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1 August 1991 Lidar wind shear detection for commercial aircraft
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Proceedings Volume 1416, Laser Radar VI; (1991)
Event: Optics, Electro-Optics, and Laser Applications in Science and Engineering, 1991, Los Angeles, CA, United States
National attention has focused on the critical problem of detecting and avoiding windshear since the crash on August 2, 1985, of a Lockheed L-1011 at Dallas/Fort Worth International Airport. As part of The NASA/FAA National Integrated Windshear Program, the authors have defined a measurable windshear hazard index that can be remotely sensed from an aircraft, to give the pilot information about the wind conditions he will experience at some later time if he continues along the present flight path. The technology analysis and end- to-end performance simulation, which measures signal-to-noise ratios and resulting wind velocity errors for competing coherent lidar systems, shows that a Ho:YAG lidar at a wavelength of 2.1 micrometers and a CO2 lidar at 10.6 micrometers can give the pilot information about the line-of-sight component of a windshear threat in a region extending from his present position to 2 to 4 km in front of the aircraft. This constitutes a warning time of 20 to 40 s, even under conditions of moderately heavy precipitation. Using these results, a Coherent Lidar Airborne Shear Sensor (CLASS), using a Q-switched CO2 laser at 10.6 micrometers , is being designed and developed for flight evaluation in early 1992.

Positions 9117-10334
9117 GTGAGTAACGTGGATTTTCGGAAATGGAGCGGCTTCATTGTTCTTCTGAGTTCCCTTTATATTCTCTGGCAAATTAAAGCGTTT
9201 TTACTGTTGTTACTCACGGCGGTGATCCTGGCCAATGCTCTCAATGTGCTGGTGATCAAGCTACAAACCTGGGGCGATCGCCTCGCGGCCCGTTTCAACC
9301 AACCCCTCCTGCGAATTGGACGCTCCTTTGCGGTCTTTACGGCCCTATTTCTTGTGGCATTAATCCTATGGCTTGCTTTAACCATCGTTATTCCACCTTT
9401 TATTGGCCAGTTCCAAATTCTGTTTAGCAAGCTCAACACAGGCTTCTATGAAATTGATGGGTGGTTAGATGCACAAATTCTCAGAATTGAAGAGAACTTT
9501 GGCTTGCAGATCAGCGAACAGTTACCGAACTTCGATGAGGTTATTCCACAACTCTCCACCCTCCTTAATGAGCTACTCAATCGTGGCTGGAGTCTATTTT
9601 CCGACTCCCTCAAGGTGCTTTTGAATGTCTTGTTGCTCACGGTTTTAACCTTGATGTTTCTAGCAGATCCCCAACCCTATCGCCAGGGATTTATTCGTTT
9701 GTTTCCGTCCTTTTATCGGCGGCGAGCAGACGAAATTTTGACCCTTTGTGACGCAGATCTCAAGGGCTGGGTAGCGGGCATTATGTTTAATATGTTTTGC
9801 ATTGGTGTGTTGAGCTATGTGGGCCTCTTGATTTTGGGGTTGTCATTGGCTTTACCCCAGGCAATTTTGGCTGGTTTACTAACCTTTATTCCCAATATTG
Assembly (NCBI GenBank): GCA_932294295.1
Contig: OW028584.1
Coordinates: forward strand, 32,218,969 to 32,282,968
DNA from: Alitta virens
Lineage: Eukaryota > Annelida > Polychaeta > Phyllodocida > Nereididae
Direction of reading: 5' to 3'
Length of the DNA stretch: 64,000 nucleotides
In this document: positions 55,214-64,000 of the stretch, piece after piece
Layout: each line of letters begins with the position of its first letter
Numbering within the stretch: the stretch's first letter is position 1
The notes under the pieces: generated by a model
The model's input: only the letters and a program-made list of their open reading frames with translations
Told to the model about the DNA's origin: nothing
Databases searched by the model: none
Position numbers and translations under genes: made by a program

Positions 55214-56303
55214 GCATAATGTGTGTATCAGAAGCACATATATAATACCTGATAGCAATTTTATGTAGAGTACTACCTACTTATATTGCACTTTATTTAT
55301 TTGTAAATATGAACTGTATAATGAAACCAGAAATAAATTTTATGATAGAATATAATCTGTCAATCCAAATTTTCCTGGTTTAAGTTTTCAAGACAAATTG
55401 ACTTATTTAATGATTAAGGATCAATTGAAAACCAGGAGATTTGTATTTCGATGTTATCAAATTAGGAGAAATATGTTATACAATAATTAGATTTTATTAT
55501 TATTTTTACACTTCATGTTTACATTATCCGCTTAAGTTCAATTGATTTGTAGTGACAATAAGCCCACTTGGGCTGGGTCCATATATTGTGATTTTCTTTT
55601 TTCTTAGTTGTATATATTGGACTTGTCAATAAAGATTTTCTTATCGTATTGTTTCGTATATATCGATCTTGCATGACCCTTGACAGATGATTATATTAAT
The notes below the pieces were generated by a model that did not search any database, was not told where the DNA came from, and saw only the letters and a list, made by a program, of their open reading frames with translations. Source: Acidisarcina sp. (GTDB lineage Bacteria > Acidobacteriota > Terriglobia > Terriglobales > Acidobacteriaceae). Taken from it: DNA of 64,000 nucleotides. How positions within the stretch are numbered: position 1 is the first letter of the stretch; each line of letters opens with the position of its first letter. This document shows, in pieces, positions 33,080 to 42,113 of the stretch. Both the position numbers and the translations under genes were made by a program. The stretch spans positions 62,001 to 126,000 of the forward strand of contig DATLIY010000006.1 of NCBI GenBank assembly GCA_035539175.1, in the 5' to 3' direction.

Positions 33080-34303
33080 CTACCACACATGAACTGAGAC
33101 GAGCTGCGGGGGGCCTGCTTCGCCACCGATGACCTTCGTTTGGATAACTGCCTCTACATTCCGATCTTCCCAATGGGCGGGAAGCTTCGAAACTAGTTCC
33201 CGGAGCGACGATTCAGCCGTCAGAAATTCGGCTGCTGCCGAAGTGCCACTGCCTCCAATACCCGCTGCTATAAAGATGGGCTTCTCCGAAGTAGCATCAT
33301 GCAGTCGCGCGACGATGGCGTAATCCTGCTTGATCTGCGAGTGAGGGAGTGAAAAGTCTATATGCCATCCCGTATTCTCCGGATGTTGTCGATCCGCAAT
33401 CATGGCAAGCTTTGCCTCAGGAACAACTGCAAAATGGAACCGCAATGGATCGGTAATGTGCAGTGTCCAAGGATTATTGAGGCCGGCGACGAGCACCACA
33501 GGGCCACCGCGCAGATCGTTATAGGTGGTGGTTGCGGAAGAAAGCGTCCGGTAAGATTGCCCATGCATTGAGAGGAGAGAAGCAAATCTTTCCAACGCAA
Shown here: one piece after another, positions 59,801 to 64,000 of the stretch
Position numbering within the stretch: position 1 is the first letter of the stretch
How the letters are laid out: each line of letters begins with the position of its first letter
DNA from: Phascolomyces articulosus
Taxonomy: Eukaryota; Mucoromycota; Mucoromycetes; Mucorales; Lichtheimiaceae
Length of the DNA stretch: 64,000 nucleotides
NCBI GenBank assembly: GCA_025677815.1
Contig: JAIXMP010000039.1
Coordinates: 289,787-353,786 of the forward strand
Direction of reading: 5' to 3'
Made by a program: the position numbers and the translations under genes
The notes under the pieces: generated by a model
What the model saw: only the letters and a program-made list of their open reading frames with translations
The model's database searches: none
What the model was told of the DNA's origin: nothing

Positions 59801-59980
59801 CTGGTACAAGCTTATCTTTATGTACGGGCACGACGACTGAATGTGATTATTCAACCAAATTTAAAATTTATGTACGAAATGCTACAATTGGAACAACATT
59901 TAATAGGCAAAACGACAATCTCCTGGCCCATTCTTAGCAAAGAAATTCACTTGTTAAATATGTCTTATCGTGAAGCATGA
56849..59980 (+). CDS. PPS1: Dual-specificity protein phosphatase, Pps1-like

© (1991) COPYRIGHT Society of Photo-Optical Instrumentation Engineers (SPIE). Downloading of the abstract is permitted for personal use only.
Russell Targ and Roland L. Bowles "Lidar wind shear detection for commercial aircraft", Proc. SPIE 1416, Laser Radar VI, (1 August 1991);

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